except Io are covered by pure water ice or intimate mixtures of water-, ammonia-, and methane ice as indicated by spectral observations. Io, a volcanically active body similar in size to the Moon but of entirely different composition, may have lost most of its volatile inventory due to intense tidal heating in the proximity of massive Jupiter. The low densities of Ganymede and Callisto, the large icy satellites of Jupiter, and Titan, the largest Saturnian moon, suggest that their interiors are composed of ice and silicates plus metals at nearly equal shares by mass. The densities of the Moon and the inner Jovian satellites Io and Europa, however, imply that their interiors mainly consist of silicates and metal. Europa's deep interior is additionally overlain by a heavily tectonised, less massive water-ice liquid shell. The detection of induced magnetic fields in the vicinity of the Jovian satellites Europa, Ganymede, and Callisto further suggests the existence of electrically conducting reservoirs of liquid water beneath the satellites' outermost icy shells that may contain even more water than all terrestrial oceans combined. The internal differentiation of the terrestrial planets and major satellites probably took place early in their histories only shortly after their violent accretion from colliding planetesimals.
Modelling planetary interiors ...
based on numerical calculations using laboratory data of physical material properties therefore aims at improving our understanding of the origins, evolutions, and current states of planetary bodies. The resultant radial profiles of density and related material properties are required to be consistent with geophysical observations and cosmochemical evidence for the likely compositions of crust, mantle and core as obtained from measurements by interplanetary space probes.
- Van Hoolst, T, F. Sohl, I. Holin, O. Verhoeven, V. Dehant and T. Spohn
Mercury's Interior Structure, Rotation, and Tides, Space Science Reviews 132 (2-4), 203-227, doi:10.1007/s11214-007-9202-6
- Grott, M., F. Sohl and H. Hussmann (2007):
Degree-one convection and the origin of Enceladus' dichotomy, Icarus, 191, p. 203-210, doi:10.1016/j.icarus.2007.05.001
- Sohl, F. and G. Schubert (2007):
Interior Structure, Composition and Mineralogy of the Terrestrial Planets, In: Treatise on Geophysics (Editor-in-Chief G. Schubert), Volume 10,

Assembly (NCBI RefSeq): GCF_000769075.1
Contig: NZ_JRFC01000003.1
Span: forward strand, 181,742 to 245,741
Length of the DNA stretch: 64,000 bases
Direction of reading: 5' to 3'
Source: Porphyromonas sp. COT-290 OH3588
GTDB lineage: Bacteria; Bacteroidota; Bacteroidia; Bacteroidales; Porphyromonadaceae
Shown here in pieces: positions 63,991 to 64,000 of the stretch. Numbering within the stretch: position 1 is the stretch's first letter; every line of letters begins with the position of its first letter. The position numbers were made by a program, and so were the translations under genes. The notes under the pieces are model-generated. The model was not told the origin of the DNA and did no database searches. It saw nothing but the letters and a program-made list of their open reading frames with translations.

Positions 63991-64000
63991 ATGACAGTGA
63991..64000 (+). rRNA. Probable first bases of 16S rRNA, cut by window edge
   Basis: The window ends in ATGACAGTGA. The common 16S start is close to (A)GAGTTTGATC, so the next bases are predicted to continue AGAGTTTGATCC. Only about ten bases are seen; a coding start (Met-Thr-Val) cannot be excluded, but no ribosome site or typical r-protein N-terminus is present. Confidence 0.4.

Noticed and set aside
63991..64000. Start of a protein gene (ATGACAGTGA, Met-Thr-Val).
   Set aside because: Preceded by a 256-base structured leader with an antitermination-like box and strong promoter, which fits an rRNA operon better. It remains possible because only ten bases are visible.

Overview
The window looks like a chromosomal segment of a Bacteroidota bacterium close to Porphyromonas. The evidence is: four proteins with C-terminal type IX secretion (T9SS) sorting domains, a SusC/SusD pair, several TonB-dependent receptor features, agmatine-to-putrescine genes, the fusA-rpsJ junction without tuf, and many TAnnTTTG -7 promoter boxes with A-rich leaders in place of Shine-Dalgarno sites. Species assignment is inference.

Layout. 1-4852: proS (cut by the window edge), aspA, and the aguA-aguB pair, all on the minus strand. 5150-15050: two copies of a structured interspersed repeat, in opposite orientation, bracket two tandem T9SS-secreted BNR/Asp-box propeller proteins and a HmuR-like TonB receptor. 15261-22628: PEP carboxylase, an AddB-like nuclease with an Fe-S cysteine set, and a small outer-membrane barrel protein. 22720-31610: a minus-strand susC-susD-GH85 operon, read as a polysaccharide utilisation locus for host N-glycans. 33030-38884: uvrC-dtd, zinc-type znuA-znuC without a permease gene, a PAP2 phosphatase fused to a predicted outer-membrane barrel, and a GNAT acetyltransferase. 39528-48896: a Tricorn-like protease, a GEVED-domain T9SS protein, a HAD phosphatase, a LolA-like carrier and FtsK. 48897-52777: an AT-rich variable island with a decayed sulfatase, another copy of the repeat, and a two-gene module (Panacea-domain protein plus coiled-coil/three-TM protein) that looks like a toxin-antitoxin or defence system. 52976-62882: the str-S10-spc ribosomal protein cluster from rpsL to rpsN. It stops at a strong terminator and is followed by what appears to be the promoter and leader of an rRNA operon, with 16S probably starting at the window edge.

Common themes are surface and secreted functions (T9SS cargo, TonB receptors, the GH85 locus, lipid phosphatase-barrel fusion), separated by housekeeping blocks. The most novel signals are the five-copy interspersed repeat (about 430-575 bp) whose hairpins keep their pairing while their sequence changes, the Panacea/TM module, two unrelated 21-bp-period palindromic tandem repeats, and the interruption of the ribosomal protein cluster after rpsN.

Planets and Moons (Ed. T. Spohn), p. 27-68, Elsevier
- Hussmann, H., Sohl, F., Spohn, T. (2006): Subsurface Oceans and Deep Interiors of Medium-Sized Outer Planet Satellites and Large Trans-Neptunian Objects, Icarus 185, 258-273, doi: 10.1016/j.icarus.2006.06.005.
- Sohl, F., Schubert, G., Spohn, T. (2005): Geophysical constraints on the composition and structure of the Martian interior. J. Geophys. Res., 110, E12008, doi:10.1029/2005JE002520.
- Sohl, F., H. Hussmann, B. Schwentker, T. Spohn, and R.D.
(2003): Interior structure models and tidal Love numbers of Titan. J.
Geophys. Res., 108(E12):5130, doi:10.1029/
- Sohl, F., T. Spohn, D. Breuer, and K. Nagel
(2002): Implications from Galileo observations on the interior
structure and chemistry of the Galilean satellites. Icarus, 157:104-119.
- Spohn T., M. A. Acuña, D. Breuer , M.
Golombek, R. Greeley, A. Halliday, E. Hauber, R. Jaumann, and F. Sohl
(2001): Geophysical constraints on the evolution of Mars. In:
Chronology and Evolution of Mars (Hartmann, B. and R. Kallenbach,
Eds.), Chapter 9, Proceedings of the ISSI workshop "The Evolution of
Mars" in Bern 2000, Kluwer Academic Publishers, Dordrecht and published
in Space Sci. Rev., 96, 231-262.
- Spohn, T., F. Sohl, K. Wieczerkowski, and V. Conzelmann
(2001): The interior structure of Mercury: What we know, what we expect
from BepiColombo. Planet. Space Sci., 49:1561-1570.
- Spohn, T., F. Sohl, and D. Breuer
(1998): Mars. Astron. Astrophys. Rev., 8, 181-236.
F. and T.Spohn
(1997): The interior structure of Mars: Implications from SNC
meteorites. J. Geophys. Res., 102:1613-1635.
- Sohl, F., W.D. Sears, and R.D. Lorenz.
(1995): Tidal dissipation on Titan. Icarus, 115:278-294.
Sohl, F. and H. Weber. (1993): Schroeter's effect and the phase anomaly of Venus. J. Brit. Astron. Assoc., 103:305-308, .
Dr. Frank Sohl
Thursday, 10-Jan-2008 11:50:30 CET
URL of this page: